A French firm has bought the rights to develop a controversial Ross-shire windfarm project.
EDF Energy Renewables has agreed to acquire the Corriemoillie scheme, which is due to be built near Garve.
Highland Council granted permission in April 2011 for windfarm to be built at the Corriemoillie Forest, but the site has never been developed.
The scheme would have 19 turbines, each 410ft tall.
EDF has bought the site from rival energy company E.ON Climate and Renewables.
The new owners say they are now aiming to “build the project as soon as possible” and claim it could generate 45MW, enough to power about 24,000 homes.
Matthieu Hue, director of onshore wind at EDF Energy Renewables, said: “This is an excellent project and we are pleased to be adding it to our growing portfolio.
“We are keen to start construction at the site and will first take the opportunity to meet and talk with local people about our building plans and how we intend to work with and support the wider community throughout the life of the project.”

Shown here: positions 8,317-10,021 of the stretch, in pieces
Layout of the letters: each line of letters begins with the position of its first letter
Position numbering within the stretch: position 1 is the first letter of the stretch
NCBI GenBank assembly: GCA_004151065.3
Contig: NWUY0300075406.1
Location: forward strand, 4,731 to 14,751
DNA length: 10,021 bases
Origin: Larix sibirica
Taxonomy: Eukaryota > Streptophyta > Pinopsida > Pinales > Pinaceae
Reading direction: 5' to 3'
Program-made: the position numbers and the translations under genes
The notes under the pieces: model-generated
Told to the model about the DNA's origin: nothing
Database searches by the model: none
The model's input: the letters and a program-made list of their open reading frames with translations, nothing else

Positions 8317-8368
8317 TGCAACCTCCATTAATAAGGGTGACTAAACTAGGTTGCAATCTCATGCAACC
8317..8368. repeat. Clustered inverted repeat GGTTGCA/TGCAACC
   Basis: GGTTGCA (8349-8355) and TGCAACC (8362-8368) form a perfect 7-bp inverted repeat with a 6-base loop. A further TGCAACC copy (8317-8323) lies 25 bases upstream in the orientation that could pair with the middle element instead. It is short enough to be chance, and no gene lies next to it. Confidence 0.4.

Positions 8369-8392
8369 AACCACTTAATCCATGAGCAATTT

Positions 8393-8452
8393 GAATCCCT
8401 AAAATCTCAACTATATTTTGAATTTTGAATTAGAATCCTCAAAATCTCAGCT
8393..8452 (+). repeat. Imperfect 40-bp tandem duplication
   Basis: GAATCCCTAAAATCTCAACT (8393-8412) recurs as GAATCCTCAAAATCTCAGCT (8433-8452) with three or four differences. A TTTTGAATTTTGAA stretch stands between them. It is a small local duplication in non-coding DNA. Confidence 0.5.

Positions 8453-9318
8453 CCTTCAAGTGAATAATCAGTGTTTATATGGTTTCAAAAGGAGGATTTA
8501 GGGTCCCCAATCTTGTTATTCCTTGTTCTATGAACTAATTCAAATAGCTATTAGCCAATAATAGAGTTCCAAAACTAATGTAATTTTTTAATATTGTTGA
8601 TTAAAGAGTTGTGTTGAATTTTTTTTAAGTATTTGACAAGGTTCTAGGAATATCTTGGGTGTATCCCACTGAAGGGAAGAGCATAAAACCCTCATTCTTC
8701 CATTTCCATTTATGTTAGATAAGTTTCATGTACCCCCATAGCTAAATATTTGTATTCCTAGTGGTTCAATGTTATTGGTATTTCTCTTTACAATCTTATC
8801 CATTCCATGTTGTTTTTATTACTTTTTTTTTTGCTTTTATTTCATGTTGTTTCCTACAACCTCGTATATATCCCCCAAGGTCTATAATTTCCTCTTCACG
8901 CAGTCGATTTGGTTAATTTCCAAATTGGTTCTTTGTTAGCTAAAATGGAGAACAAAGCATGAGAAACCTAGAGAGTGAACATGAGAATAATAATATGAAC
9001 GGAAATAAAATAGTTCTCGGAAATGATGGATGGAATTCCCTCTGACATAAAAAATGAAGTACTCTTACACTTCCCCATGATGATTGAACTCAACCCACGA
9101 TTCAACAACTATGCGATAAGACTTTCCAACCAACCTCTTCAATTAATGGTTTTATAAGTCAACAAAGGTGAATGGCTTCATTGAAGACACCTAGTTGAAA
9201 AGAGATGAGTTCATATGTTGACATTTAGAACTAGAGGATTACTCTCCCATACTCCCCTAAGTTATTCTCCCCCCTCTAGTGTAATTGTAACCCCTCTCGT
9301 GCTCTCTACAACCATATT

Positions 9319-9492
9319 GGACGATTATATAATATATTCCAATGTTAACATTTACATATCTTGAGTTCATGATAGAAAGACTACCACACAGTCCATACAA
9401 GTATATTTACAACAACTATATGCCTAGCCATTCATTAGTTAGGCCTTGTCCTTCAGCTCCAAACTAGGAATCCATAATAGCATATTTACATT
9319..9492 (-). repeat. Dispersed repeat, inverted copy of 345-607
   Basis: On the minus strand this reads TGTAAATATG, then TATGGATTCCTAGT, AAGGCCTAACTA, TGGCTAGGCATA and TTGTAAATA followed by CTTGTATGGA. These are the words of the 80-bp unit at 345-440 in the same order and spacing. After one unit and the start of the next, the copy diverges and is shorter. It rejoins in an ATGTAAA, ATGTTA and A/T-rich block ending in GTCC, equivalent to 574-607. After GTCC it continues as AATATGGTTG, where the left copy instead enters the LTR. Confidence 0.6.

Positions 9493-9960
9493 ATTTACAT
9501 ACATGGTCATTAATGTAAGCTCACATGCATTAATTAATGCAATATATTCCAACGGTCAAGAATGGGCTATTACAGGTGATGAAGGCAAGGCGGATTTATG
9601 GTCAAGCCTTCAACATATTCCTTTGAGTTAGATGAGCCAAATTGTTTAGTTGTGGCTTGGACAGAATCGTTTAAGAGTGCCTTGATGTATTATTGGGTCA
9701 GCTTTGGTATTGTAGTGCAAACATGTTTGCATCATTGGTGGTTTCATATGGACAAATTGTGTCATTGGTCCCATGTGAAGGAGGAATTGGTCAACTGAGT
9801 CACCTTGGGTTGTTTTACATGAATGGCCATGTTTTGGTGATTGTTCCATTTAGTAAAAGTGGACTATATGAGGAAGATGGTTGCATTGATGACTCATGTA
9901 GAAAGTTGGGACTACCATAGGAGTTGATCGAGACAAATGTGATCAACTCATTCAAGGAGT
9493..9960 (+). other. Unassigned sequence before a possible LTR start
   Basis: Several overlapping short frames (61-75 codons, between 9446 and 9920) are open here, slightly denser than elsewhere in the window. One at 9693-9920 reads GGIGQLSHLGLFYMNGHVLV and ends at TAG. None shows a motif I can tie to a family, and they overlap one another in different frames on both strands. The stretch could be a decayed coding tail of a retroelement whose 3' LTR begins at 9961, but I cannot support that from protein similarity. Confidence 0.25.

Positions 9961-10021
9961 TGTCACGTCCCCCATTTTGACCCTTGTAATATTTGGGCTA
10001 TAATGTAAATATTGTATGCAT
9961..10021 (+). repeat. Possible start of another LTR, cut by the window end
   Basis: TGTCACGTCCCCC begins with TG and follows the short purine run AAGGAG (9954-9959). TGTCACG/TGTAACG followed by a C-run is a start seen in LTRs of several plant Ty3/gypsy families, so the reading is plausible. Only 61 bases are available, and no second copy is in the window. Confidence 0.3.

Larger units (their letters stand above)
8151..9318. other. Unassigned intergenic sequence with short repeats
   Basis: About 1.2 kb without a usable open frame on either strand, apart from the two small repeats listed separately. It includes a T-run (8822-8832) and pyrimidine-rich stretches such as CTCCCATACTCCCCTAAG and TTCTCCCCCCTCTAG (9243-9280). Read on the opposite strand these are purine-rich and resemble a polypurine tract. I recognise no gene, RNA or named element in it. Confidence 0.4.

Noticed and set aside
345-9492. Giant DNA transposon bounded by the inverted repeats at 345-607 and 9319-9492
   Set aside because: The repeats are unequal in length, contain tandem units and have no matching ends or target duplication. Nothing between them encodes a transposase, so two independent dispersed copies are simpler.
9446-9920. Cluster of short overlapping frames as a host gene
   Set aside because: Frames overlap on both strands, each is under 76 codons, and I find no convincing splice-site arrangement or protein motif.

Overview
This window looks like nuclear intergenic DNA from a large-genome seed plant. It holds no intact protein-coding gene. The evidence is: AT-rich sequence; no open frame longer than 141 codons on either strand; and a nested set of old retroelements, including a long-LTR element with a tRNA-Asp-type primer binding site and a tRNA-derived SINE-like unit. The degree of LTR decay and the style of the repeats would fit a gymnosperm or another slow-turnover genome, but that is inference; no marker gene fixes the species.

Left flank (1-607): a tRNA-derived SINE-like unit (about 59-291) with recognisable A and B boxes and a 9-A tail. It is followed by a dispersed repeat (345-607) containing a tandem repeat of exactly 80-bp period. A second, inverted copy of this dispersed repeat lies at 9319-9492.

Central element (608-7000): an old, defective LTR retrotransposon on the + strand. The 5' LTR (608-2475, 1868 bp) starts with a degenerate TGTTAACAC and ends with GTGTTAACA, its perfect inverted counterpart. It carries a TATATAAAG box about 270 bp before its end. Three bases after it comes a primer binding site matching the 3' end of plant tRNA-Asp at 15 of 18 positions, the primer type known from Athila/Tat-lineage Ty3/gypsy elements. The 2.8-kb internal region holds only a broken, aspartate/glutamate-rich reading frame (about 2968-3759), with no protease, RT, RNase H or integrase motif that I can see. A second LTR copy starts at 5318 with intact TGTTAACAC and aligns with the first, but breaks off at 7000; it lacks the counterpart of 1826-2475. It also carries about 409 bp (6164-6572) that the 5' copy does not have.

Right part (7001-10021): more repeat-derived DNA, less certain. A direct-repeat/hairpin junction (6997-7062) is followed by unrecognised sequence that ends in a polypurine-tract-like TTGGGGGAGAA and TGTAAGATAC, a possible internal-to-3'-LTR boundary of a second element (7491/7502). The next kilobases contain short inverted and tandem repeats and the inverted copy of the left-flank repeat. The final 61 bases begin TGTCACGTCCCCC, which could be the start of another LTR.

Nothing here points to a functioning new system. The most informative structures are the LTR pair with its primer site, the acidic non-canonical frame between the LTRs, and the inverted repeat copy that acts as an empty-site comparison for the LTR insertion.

The Corriemoillie windfarm would be immediately adjacent to, and share access with, the existing 17-turbine Lochluichart development.
During the planning process the proposals proved controversial and attracted more than 500 letters of objection.
A number of objectors protested outside the local authority planning committee meeting when it was granted permission, claiming the development would have a detrimental impact on the visual landscape and protected species, as well as tourism.
Highland Council planning officer, David Mudie, said the development’s impact on its surroundings would not be “significantly detrimental” and could be controlled through a number of measures and imposed conditions as part of the planning permission.
Members voted unanimously to grant planning permission.
French-owned EDF Energy Renewables describes itself as one of the UK’s leading renewable energy companies.
It is focussed on the development, construction and operation of onshore and offshore wind farms and already operates schemes generating more than 550MW.